Children and young people who require health or social care support but do not require an Education Health and Care plan can still get support from these services.
It sounds obvious, but Personal Budgets can't be spent on anything that would put a child or young person at risk of harm or on anything that would not clearly benefit the child or young person.
It cannot be used to buy statutory services from a Local Authority, but a 'mixed' approach is possible.
A child’s needs could be met in part by a Local Authority service and part by direct payments, or cash.
Families receiving Personal Heath Budgets cannot use the funds for emergency GP services because these would already be provided.
It cannot be used to employ a family member who lives with the child, though there may be exceptional circumstances where a Local Authority will agree to this.
The amount of money agreed for a Personal Budget will depend on the needs identified in an assessment for a plan.
It should be enough to meet the assessed needs of the person receiving the budget.
A Personal Budget is different from personalisation and is a ‘cashable’ sum of money.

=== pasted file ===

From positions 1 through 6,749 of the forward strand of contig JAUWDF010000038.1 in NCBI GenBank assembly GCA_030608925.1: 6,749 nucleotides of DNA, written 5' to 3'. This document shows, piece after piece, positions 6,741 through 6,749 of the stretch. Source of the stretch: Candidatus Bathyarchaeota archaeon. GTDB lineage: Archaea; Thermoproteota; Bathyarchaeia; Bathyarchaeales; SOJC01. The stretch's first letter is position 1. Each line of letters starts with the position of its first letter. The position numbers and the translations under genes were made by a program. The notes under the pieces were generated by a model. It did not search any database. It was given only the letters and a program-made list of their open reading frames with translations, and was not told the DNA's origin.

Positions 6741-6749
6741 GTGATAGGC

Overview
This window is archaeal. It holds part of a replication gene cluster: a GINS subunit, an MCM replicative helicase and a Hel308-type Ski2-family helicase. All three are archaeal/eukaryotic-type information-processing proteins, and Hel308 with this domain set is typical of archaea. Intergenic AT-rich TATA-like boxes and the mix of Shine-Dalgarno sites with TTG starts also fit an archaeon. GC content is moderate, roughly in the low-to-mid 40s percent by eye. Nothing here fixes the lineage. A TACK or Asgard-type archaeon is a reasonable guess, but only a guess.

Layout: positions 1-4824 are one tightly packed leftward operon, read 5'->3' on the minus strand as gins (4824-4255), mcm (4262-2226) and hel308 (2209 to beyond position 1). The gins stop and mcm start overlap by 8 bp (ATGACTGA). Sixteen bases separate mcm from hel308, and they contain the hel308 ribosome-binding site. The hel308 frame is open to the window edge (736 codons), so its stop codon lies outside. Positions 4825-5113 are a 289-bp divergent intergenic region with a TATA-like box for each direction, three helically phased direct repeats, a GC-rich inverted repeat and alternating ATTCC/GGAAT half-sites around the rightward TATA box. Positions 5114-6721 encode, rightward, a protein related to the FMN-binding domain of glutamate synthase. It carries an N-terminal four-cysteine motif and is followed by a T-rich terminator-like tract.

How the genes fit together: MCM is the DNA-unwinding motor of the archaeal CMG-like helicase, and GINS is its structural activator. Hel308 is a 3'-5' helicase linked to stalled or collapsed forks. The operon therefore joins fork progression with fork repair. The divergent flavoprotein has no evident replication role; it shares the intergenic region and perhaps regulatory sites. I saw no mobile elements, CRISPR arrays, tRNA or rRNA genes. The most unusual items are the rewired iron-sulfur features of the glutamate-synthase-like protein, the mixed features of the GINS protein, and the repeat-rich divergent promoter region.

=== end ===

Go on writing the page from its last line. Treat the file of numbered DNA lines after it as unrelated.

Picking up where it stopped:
Personalisation is an approach used when planning.
Find out more: What is Person Centred Planning?
If eligible you can decide how to get your personal budget.
There are three choices:
- By Direct Payments – which mean you manage the budget, secure the service and are required to show evidence of how you spent it and what it achieved.
- Have a third party or brokerage service manage the budget for you. They would take on the responsibility for managing the funds and evidencing how they were spent and what they achieved. You would still choose how your care needs are met and by whom.
- Leave the local authority with responsibility to commission the services. This is also called a notional or managed budget.
Or you could have a combination of these if that was the best way of getting what was neded.
Direct payments are cash payments given instead of services to people who have been assessed as needing particular services. Having a Direct payment instead of directlly having the service provided for you is intended to give you greater choice, control and flexibility over your care.
The amount paid must be enough to buy the services needed to meet the agreed need, and must only be spent on services that do this.
Direct payments give you the responsibility to decide how your eligible needs are met. This can be done either by:
- employing people often known as personal assistants
- by commissioning services for yourself